Don’t forget to set up reminders and stay inspired. Leave yourself notes, jot down goal deadlines in your planner, and/or use a goal planner. Make inspirational boards for your goals (I love Pinterest) or write yourself a letter explaining why you want to achieve your goal and what it means to you. If you catch yourself slipping up, these little reminders will show you why you started and help keep you on track.
Share your goal. We tend to be more motivated when others know our plans and can hold us accountable and help us stay on track. I’m a very private person, so I’m personally not one for sharing my goals with a big group of friends or posting about it online; however, when I have a goal that’s important to me, I always share it with my husband and my family. Even if you only share your goal with one other person, it’s a great way to stay accountable, share your excitement, and to confirm with yourself that the goal you made is important and worthwhile.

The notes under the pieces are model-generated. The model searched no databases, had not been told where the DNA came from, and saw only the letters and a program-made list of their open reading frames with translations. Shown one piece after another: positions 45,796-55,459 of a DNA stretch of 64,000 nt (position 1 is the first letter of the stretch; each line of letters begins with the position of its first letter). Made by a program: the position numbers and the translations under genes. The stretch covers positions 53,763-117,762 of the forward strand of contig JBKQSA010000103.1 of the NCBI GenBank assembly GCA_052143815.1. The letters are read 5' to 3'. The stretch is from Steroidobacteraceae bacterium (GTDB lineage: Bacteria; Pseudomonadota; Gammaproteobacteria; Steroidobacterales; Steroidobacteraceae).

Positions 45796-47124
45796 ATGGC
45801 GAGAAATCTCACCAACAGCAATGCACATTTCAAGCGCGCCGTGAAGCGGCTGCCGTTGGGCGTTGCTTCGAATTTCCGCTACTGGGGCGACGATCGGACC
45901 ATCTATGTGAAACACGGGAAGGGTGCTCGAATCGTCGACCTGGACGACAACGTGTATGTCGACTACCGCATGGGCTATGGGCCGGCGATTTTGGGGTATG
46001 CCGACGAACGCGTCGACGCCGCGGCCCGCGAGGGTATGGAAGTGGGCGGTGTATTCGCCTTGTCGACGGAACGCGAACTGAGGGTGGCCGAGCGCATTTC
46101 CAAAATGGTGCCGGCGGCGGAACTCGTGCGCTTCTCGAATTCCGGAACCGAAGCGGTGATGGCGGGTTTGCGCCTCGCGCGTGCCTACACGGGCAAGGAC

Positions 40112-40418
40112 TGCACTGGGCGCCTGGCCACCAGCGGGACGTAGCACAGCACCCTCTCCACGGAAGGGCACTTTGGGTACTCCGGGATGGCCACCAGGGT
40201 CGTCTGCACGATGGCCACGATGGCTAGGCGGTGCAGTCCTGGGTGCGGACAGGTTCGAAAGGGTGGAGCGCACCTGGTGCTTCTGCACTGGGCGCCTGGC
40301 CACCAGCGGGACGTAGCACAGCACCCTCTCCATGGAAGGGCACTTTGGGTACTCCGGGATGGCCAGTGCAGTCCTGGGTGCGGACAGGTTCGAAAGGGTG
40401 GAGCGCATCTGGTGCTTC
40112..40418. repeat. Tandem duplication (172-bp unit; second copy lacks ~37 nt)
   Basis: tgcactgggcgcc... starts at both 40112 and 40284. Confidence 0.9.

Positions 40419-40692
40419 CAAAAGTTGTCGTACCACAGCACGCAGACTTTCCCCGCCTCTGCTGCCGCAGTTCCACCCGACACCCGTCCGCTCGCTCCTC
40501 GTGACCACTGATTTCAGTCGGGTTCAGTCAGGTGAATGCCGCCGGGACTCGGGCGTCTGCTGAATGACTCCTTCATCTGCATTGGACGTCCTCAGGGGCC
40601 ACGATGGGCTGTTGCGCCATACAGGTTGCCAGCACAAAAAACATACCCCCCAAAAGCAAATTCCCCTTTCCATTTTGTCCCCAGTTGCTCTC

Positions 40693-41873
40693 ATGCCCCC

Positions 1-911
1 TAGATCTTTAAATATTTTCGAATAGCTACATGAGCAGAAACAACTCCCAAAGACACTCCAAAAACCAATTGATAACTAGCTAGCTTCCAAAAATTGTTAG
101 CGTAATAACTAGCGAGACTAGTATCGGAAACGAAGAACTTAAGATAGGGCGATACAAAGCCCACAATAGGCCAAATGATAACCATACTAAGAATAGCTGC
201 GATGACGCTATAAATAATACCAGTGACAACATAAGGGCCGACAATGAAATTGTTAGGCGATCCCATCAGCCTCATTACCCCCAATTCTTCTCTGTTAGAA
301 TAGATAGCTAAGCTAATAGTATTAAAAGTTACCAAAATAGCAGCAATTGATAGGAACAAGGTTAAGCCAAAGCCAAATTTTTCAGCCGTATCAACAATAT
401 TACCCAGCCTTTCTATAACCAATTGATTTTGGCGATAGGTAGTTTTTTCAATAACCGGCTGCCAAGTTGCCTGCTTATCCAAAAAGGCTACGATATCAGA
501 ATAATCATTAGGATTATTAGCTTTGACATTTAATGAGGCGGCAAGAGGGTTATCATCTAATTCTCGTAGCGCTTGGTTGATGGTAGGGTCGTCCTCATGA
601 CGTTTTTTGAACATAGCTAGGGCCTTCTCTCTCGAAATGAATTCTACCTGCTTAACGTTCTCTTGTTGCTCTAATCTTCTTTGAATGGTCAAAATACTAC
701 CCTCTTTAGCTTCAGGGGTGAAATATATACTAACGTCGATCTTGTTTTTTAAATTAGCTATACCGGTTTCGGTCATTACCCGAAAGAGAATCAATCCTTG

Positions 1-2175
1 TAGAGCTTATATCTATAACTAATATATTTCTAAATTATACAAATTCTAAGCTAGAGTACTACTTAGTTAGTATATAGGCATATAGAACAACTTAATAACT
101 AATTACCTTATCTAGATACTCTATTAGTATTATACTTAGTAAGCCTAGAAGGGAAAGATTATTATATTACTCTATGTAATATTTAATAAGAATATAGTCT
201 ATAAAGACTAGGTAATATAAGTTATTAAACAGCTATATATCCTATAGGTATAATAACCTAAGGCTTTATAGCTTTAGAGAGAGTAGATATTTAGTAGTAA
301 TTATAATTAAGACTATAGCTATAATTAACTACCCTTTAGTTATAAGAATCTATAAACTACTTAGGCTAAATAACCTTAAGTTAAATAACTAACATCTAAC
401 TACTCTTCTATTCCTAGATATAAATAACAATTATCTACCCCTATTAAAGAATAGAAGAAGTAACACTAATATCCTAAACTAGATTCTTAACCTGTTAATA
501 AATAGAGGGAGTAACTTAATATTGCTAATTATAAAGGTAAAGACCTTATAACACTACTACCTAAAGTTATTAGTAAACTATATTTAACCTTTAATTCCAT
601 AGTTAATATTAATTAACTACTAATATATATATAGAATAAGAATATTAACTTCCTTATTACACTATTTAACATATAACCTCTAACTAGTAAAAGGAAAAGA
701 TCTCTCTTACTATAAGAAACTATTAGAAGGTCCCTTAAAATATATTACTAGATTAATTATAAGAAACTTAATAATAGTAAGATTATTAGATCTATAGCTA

Sometimes our lives change, whether it’s a physical move or a shift in values, and our goals tend to change with these shifts, too. Even without a change in our lives, once important goals lose the meaning they once held. When I find myself trudging through work or study to meet a goal, I’m no longer acting with intention. While not always the case, this tends to signify that I’ve lost the meaning and importance of my goal. A goal may need to be modified or discarded to reflect your current situation. We all grow and change, and goals should create joy, purpose, and meaning. When a goal no longer holds significance, there is great value in letting go and allowing a new goal — one that propels you to your desired ends — to take its place.
Lastly, learn to embrace your mistakes. I hate the idea of thinking of not reaching a goal as a failure. A failure is something permanent and impossible to fix. A failure means you’ve given yourself permission to give up and walk away from what you still dream of achieving. A mistake is a misguided action or two, something that you can learn from and apply to future goals or the goal you’re still working towards. Embrace what didn’t go right; it happens to everyone, after all. Study your mistakes, find out why they happened, be proud of how far you came, and take all that you’ve learned and apply it to other goals.